It seems that Pat is not the only person with mental problems in the family. His father Pat Sr. is also an intermittent violent man. He has a gambling disorder and obsessive compulsory disorder. He is deeply sunk into superstitions. He thinks he can place a bid and win the bets for his favorite tem “The Philadelphia Eagles”. He engages himself with unlike imaginations even where his best team has no probabilities of winning. His brother also has some mental problems. The only mentally normal person in the family is his mother, Jacki Weaver, who has tirelessly worked to ensure Pat regains his normal life.

Pat seems affected by the disorder in several occasions. For example, he looks at himself and thinks of how he can reconcile with his wife. He tries to do things that will attract her by the look. For example, he plans to lose weight in order to become attractive. He also tries to read all the literature books that his wife undertakes in her course. In the film, Pat is seen reading a hardcover book of Hemingway’s (1929) a farewell to Arms. When he completes reading the book, he breaks the window when he throws the book out of it because he is furious that the Protagonist’s woman-friend dies. At four o’clock, he burst in their parent’s bedroom complaining against Hemingway. This reveals that, the bipolar disorder does not only make one sleepless, but also lack of consideration for others.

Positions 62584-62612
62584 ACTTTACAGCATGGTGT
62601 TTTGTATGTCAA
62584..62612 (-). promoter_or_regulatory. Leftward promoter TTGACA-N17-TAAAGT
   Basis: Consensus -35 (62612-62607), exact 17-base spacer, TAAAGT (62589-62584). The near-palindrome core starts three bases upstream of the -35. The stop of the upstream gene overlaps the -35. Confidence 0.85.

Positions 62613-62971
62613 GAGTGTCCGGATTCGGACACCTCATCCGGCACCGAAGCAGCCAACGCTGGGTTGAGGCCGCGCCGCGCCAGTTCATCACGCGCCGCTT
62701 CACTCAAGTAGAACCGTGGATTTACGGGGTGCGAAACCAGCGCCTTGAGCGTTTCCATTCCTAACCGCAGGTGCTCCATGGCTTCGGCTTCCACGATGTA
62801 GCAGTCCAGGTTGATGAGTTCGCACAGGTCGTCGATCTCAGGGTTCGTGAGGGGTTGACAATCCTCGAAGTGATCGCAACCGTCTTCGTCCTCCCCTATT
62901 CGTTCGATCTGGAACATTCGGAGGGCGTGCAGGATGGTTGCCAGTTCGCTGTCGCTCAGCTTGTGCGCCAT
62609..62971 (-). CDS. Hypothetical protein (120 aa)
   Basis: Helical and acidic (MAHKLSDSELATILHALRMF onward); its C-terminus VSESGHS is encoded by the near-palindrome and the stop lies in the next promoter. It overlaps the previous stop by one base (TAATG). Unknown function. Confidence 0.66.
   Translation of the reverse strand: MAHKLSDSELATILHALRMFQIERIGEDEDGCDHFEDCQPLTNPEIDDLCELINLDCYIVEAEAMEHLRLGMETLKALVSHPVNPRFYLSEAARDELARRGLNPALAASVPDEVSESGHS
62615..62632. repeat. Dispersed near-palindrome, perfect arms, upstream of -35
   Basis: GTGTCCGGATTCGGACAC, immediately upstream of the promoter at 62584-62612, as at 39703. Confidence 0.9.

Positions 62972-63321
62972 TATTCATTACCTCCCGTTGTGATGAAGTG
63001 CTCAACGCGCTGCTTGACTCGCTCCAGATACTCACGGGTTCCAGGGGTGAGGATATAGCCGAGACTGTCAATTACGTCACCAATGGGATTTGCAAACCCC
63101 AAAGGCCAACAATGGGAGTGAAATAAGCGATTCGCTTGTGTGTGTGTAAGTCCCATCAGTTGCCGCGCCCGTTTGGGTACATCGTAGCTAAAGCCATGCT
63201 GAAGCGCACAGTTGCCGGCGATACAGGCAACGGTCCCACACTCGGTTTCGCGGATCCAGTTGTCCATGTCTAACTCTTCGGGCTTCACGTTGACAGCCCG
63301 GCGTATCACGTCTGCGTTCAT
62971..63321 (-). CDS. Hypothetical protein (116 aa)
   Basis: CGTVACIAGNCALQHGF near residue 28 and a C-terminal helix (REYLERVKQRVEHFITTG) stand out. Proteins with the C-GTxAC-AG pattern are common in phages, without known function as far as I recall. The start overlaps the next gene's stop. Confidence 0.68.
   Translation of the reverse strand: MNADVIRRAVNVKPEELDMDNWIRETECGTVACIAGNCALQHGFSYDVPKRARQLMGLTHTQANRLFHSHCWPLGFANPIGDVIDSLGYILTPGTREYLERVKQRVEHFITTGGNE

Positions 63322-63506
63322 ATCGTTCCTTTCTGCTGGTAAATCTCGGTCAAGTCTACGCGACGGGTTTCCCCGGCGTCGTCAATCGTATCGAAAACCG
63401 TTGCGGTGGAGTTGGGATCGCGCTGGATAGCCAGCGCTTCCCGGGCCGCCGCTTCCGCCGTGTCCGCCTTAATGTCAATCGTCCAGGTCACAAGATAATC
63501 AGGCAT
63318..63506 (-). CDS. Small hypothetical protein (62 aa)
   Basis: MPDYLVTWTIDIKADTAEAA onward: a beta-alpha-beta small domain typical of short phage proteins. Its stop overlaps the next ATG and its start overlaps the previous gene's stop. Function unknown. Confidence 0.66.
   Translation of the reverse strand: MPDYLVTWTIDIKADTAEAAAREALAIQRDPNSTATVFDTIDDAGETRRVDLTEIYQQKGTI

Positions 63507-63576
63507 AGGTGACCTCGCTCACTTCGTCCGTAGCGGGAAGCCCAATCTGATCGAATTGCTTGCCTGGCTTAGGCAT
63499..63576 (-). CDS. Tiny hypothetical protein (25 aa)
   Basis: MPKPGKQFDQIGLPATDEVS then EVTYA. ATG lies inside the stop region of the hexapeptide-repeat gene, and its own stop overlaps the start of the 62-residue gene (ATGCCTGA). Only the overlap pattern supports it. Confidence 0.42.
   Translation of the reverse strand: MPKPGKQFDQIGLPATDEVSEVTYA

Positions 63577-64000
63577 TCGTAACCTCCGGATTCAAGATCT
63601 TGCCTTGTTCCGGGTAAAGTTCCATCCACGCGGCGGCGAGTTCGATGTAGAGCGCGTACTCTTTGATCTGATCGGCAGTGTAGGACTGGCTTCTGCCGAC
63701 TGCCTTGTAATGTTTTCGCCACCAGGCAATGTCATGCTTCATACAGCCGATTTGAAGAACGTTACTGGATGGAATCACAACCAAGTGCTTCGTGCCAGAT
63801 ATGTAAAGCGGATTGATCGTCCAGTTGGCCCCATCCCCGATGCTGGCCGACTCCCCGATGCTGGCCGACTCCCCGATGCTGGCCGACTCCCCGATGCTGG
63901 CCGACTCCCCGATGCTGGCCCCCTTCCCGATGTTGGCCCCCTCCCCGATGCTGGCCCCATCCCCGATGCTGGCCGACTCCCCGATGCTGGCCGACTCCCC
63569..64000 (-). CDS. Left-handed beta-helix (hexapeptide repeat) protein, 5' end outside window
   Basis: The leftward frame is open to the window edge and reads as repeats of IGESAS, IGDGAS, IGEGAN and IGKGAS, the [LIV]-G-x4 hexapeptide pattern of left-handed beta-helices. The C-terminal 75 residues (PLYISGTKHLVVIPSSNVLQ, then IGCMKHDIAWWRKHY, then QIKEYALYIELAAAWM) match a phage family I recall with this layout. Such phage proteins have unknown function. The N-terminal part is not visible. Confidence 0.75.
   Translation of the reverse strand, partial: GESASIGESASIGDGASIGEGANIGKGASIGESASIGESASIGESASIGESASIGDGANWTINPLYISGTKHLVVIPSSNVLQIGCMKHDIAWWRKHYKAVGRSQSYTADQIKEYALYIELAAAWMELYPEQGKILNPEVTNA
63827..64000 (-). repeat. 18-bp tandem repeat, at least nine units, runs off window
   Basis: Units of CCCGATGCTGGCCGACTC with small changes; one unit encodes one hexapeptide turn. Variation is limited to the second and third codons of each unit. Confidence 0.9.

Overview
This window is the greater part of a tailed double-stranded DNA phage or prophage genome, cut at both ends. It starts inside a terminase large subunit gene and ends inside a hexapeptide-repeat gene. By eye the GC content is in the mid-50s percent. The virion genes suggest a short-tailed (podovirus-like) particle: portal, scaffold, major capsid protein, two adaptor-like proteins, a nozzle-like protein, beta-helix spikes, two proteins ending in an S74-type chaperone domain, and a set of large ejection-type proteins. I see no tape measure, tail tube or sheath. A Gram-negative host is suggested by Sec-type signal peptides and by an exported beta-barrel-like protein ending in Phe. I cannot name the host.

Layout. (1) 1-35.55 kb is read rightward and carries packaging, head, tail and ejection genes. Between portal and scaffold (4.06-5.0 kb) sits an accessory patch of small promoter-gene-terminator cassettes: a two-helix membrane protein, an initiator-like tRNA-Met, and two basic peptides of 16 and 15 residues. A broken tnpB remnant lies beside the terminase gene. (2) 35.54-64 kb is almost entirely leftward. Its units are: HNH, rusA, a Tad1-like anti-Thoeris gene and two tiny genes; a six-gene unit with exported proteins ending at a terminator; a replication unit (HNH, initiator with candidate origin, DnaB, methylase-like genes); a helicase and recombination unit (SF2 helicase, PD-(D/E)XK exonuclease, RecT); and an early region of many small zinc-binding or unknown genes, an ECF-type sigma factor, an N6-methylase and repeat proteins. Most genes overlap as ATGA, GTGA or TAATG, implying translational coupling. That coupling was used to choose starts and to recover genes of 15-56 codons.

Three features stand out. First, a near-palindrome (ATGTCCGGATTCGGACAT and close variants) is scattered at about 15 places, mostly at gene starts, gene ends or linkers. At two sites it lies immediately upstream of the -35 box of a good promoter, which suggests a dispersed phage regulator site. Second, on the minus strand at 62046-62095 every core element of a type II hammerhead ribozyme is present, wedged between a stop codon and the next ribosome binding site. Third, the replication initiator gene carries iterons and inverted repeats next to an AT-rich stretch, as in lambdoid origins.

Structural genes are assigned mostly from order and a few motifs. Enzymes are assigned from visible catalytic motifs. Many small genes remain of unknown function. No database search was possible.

When Pat visits her sister Tiffany, who has also been suffering from depression, they discuss about the side effects of the psychiatrist drugs they were recommended to be taking. Their conversation took place while taking dinner. They agreed that the drugs make one confused, which is worse that the disease they are meant to treat. When Pat is in the institution, he is given a pill, puts it under the tongue and then spits it out when he realizes that no one is watching. When someone is suffering from a bipolar disorder, he/she thinks is not sick and that is treated for a disease he/she does not possess. They think they are okay, but this is not the case.  The relationship between Pat and Tiffany grew stronger. He makes a commitment to Tiffany to help her dance for the competition that was ahead. He helps her with a promise that she would take a letter to his wife. He worked harder at dancing and he becomes calmer and focused.